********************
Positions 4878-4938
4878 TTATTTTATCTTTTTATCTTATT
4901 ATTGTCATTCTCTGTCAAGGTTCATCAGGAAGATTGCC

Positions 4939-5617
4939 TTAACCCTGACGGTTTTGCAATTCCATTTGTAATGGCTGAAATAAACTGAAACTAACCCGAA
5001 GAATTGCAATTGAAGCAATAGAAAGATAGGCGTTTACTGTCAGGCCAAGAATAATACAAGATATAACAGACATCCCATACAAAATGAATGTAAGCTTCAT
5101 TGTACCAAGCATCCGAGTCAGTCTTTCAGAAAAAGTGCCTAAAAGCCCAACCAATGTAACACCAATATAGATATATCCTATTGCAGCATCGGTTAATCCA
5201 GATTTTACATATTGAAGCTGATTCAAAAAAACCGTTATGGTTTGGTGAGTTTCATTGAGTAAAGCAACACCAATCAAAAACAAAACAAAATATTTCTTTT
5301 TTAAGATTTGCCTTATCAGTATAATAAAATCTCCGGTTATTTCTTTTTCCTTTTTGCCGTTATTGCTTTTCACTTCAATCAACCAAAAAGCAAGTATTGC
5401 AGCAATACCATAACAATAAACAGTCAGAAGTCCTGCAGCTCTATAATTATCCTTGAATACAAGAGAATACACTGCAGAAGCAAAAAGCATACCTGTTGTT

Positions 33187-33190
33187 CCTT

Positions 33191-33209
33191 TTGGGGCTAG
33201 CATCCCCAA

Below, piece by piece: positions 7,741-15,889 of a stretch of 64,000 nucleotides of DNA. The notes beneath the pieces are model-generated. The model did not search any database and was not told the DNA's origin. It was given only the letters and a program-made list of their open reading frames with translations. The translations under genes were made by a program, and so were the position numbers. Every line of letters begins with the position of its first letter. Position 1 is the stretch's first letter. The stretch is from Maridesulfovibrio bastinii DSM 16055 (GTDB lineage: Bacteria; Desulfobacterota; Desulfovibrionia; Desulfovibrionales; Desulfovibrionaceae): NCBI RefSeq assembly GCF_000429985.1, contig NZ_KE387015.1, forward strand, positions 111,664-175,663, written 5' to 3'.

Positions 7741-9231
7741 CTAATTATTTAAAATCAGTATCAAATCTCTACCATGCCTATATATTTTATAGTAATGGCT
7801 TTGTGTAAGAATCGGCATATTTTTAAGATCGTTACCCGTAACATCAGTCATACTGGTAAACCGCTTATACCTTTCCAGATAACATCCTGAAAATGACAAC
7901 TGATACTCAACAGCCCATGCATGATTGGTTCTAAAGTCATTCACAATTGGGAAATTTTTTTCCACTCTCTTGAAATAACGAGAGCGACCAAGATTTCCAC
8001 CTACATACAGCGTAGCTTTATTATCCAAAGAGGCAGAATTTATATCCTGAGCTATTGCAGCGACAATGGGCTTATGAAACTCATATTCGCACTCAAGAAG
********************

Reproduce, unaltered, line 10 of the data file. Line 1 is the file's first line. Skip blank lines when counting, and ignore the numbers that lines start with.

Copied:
5401 AGCAATACCATAACAATAAACAGTCAGAAGTCCTGCAGCTCTATAATTATCCTTGAATACAAGAGAATACACTGCAGAAGCAAAAAGCATACCTGTTGTT